- Fully Multi Coated low dispersion glass that offers superior light transmission, clarity, contrast and color from edge to edge.
- Designed for comfortable and fast shooting with generous eye relief, a large eye box, and a huge field of view.
- AutoLive™ reticle illumination technology turns your illumination off after three minutes of stillness to save your battery life -- then automatically back on again at the slightest motion.
- 10 brightness settings, including night vision compatibility, with “OFF” settings between each.
- An optimized mechanical and optical design virtually eliminates your eye’s perception of the scope tube and extends the field of view nearly edge-to-edge.
- Patent-pending tactical turrets. Featuring 100 clicks per revolution, a hardened steel click system, so your clicks will always – always -- be crisp, accurate, audible, and tactile.
- Turrets feature both a push-button Auto Lock system and an intuitive easy-to-set Return-to-Zero, so you can return to zero with ease.
- 6061-T6 main body and components with hard coat anodize.
- Fully argon purged, and IP67 waterproof and dust proof.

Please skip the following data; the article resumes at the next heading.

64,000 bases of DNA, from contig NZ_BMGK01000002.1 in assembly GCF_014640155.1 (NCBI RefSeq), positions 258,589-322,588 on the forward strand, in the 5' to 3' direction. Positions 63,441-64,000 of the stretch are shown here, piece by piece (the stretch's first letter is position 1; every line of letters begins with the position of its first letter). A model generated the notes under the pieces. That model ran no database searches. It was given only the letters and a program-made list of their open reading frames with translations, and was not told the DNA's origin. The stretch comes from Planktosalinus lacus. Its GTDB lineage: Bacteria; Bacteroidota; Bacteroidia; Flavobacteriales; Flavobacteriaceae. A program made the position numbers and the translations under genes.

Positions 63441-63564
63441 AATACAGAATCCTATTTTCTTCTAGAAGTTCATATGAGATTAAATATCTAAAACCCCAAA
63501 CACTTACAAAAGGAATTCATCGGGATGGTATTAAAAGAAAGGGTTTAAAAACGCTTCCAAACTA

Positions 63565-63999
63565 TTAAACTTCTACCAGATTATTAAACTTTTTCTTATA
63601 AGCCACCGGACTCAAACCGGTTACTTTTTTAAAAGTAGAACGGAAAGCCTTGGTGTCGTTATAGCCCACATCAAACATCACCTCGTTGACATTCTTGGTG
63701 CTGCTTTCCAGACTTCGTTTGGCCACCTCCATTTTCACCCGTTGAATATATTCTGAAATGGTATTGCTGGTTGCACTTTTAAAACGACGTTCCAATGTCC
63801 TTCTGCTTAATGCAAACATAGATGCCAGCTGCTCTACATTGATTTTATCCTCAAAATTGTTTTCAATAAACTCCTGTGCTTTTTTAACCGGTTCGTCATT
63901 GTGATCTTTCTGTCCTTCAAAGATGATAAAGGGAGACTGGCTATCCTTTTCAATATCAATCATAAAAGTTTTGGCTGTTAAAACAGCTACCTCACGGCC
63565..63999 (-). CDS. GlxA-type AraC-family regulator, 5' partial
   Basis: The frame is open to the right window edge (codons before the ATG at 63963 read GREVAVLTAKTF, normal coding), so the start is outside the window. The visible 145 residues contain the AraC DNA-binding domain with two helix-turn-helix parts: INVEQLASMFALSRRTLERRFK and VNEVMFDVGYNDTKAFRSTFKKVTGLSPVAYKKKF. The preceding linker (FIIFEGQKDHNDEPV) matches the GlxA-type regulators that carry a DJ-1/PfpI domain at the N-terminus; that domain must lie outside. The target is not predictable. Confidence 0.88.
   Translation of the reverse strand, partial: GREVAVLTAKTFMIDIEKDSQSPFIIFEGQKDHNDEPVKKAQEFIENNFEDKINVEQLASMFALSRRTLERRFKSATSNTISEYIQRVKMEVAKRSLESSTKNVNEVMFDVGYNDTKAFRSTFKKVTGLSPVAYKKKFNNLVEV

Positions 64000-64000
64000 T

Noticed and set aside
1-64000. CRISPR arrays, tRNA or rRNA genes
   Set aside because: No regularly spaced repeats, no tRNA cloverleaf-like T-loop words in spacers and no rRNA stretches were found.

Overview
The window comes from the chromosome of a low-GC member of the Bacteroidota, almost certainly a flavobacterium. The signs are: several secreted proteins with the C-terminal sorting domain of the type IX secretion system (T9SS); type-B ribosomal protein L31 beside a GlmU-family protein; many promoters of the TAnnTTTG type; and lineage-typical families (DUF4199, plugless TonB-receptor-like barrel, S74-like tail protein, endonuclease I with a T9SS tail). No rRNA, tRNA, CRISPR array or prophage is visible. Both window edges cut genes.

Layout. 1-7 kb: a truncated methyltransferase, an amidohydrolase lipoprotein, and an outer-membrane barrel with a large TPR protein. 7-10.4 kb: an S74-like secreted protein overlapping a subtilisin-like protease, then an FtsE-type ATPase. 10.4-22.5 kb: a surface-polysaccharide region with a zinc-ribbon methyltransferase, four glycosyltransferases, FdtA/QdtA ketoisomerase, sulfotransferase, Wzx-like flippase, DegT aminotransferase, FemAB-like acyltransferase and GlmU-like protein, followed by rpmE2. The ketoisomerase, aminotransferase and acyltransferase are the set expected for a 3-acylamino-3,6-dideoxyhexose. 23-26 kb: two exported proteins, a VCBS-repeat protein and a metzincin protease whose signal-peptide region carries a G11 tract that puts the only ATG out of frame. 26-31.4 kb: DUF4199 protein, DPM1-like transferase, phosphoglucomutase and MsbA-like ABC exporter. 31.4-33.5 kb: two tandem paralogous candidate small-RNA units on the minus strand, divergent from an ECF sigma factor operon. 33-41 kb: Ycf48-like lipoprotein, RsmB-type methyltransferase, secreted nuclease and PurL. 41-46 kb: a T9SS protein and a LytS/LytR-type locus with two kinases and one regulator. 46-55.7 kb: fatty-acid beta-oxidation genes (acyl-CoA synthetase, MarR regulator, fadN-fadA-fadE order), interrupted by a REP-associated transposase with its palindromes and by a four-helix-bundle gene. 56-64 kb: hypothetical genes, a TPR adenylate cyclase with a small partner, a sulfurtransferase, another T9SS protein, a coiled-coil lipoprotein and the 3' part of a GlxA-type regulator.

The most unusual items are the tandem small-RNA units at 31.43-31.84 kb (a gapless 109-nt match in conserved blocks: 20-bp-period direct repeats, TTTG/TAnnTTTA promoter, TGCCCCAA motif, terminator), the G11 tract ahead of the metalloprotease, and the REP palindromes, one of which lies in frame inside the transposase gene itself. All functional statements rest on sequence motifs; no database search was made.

- Designed and manufactured to handle extreme recoil.
- Backed by our lifetime warranty
Please do not use any organic solvent such as alcohol or acetone on your scope. First, blow dust or any foreign objects off of the lens. Then, use a soft cotton or microfiber lens cloth to clean any fingerprints or smears off the lens. Alternatively, you may use a piece of professional lens paper for further cleaning, if necessary.
WARNING: Always ensure your firearm is unloaded (chamber empty and magazine removed) before installing optics or accessories.
WARNING: Improper installation of firearm parts or accessories may result in death or serious personal injury. If you are not properly trained in the
installation of these parts, have them installed by a gunsmith or armorer.
REMEMBER: THE FOUR RULES OF FIREARMS SAFETY
- Treat every firearm as if it were loaded
- Never let your muzzle cover anything you are not willing to destroy
- Keep your finger off the trigger until your sights are on target
- Be sure of your target and what is behind it